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Amex to Offer Refunds on Index Options

February 12, 1988|Associated Press

NEW YORK — The American Stock Exchange, in an effort to restore investor confidence, said Thursday that it would refund as much as $1 million to customers who traded stock index options the day after the market crashed.

The move coincides with a similar decision earlier this week by the Chicago Board Options Exchange, the nation's largest stock index options market.

The CBOE said it will supervise a plan to refund up to $2 million to about 200 customers who complained that they were overcharged on index options.

Amex spokesman John Krug said the New York-based exchange had agreed on its price adjustments several weeks ago, although they were announced Thursday.

An option gives a trader the right to buy or sell a security at a fixed price within a specified time. Stock index options are contracts that give the holder the right to buy or sell an instrument based on an index of stocks. They often are used as a hedge against losses in the stock market.

The refunds are aimed at dulling complaints about losses suffered by those who traded index options on Oct. 20, the day after Black Monday.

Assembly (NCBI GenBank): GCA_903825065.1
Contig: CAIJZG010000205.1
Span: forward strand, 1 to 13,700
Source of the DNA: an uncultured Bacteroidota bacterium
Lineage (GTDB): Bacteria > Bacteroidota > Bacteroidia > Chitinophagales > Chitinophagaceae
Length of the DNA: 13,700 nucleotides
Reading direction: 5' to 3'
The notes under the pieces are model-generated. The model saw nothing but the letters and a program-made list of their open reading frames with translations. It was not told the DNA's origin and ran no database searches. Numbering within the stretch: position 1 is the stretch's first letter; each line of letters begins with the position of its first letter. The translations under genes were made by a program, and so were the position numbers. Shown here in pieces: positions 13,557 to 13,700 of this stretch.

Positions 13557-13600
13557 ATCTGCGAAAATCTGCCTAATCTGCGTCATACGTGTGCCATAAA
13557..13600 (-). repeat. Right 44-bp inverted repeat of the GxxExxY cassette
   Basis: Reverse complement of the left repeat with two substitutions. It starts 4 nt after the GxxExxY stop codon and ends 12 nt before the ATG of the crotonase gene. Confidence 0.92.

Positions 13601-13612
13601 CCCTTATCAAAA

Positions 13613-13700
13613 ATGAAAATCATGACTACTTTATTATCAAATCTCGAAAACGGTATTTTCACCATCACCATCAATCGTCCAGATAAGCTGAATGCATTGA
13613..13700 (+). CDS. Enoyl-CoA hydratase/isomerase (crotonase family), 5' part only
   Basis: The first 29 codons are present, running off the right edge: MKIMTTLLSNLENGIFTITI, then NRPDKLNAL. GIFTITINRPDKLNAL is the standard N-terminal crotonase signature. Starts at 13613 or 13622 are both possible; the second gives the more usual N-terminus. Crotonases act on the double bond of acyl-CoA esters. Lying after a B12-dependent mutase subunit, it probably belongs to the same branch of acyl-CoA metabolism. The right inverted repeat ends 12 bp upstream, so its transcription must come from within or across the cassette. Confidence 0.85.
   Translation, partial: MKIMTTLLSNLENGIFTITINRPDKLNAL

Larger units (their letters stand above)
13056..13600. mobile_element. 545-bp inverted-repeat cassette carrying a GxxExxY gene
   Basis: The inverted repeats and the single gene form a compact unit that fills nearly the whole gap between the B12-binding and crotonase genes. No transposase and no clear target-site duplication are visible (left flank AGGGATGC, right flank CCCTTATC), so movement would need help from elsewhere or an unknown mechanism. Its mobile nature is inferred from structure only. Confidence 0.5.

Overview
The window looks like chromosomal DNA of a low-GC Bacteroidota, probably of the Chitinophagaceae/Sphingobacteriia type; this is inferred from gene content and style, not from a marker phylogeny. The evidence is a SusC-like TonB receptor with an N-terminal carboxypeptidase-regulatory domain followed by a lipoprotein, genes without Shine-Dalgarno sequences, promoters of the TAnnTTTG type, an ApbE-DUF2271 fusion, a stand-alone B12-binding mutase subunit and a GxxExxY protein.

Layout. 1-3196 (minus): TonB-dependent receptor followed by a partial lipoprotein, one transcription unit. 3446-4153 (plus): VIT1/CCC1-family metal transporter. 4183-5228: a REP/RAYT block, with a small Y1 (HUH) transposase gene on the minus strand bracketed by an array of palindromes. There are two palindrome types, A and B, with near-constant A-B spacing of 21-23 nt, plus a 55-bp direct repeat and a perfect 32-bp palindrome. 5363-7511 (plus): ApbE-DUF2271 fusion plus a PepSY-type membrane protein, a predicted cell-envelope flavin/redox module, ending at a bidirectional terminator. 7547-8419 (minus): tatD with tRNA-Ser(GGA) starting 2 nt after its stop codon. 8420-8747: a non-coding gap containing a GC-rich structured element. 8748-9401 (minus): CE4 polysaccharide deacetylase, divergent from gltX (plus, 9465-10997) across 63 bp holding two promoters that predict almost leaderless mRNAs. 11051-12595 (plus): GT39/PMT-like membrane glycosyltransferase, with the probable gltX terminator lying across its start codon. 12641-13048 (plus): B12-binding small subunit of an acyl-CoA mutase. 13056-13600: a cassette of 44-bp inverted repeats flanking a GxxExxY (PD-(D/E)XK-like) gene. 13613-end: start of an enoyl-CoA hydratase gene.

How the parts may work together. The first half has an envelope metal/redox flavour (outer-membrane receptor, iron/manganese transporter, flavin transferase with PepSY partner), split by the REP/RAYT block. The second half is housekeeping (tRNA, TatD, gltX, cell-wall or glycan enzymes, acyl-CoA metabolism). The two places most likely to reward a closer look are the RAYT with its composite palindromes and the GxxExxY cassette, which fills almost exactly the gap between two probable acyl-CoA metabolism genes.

In the wake of the crash, traders complained that the price of index options gyrated wildly, resulting in unfair losses. Since then, trading in these instruments has fallen considerably.

Trading in the Amex's major market index option has dropped by more than 60%, Krug said, as has the volume of index option trading on the CBOE.

The options exchange said it would not actually refund the money from its treasury, but would raise the funds by charging floor traders in its index options pit a transaction fee.

The Amex refunds will be determined on an individual basis by market makers and their customers, Krug said.

The proposed refunds are small considering the flood of complaints and big losses suffered by options investors. Investors lost hundreds of millions of dollars by trading in stock index options during the crash, according to industry estimates.

Industry experts predicted that the refunds would provide little more than a temporary salve for traders' wounds. They said the pricing procedures that led to the October losses also needed to be reviewed.

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